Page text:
Most of Us Are Immigrants combines language and objects to make conceptually-based public art that takes the whole city as its site.
Roberta Smith, The NY Times, August 8, 1997
Janet Goldner, of New York, spends much time in Mali. She makes free-standing steel sculptures and wall-bound installations that reference her artistic lineage going back to the welded sculpture of Julio Gonzalez. But the work also displays her social consciousness and her deep continuing interest in African art.
Carl Hazlewood, curator, July 2011
My life experiences play an integral part in the development of my work. A master welder, I work in three dimensions as well as on paper, on the floor, on walls, and suspended from the ceiling, indoors and outdoors. My installations include steel sculptures, video, photography and sound. My work combines poetry, patterns, forms and African themes that engage in social discourse.
I have exhibited my work widely throughout the US and internationally. Highlights include The Global Africa Project at the Museum of Arts and Design (2010-11) and Women Facing AIDS at the New Museum (1989) as well as Have We Met?, a major installation at Colgate University (2007). My work is in the permanent collection of the American Embassy in Mali, the city of Segou, Mali and the Islip Museum on Long Island, NY.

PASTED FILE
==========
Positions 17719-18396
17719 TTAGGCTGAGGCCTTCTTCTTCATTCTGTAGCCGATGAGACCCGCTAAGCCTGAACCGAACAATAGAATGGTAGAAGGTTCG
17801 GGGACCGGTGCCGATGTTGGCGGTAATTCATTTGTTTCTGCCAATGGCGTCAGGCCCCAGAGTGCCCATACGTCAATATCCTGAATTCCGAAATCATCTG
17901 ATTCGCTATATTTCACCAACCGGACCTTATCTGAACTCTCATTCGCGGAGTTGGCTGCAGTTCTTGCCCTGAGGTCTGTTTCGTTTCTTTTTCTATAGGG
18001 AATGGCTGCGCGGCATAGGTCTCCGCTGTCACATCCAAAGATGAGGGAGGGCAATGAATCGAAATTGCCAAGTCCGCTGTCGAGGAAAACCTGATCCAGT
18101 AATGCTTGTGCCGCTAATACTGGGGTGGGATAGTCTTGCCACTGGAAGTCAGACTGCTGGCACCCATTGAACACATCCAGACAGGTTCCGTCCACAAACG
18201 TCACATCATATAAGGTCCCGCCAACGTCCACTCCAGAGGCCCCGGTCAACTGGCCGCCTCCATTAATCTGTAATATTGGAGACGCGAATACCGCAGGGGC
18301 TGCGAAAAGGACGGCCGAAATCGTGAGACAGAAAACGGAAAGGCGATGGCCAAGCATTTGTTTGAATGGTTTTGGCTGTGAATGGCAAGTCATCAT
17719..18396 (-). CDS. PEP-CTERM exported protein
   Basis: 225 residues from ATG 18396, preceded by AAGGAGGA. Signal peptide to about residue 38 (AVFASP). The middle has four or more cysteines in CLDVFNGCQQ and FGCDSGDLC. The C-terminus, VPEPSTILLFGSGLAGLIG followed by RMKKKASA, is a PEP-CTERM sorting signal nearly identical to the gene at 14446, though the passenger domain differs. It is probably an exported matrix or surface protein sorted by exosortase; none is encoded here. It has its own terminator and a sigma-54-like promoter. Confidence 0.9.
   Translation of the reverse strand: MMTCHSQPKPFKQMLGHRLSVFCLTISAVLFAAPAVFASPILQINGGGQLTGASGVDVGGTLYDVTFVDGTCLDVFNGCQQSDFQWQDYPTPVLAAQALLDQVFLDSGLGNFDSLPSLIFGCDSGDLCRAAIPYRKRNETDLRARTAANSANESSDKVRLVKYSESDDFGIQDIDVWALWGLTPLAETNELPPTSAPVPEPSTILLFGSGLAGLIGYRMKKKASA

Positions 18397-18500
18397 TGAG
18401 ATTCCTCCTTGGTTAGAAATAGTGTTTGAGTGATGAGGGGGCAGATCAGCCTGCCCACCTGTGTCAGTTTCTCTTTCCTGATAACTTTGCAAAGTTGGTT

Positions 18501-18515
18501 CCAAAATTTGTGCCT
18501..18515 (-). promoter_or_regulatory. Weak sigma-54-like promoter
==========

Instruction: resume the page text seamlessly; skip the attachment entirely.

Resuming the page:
I have a lifelong relationship with Africa, especially with Mali. I received a Fulbright Senior Research Fellowship to Mali in 1994-5 . Since my Fulbright, I have spent several months every year in Mali engaged in a wide variety of cultural research and projects concerning cultural preservation and contemporary art and artists in Mali.
I am the recipient of numerous awards including a Fulbright Senior Research Fellowship and two Fulbright Senior Specialist grants. I have just returned from Zimbabwe on the second of these grants. I have also received grants from the Ford Foundation and from the UN Special Committee Against Apartheid. My published articles include a chapter in Contemporary African Fashion, Indiana University Press, an essay in Poetics of Cloth, Grey Art Gallery, NYU.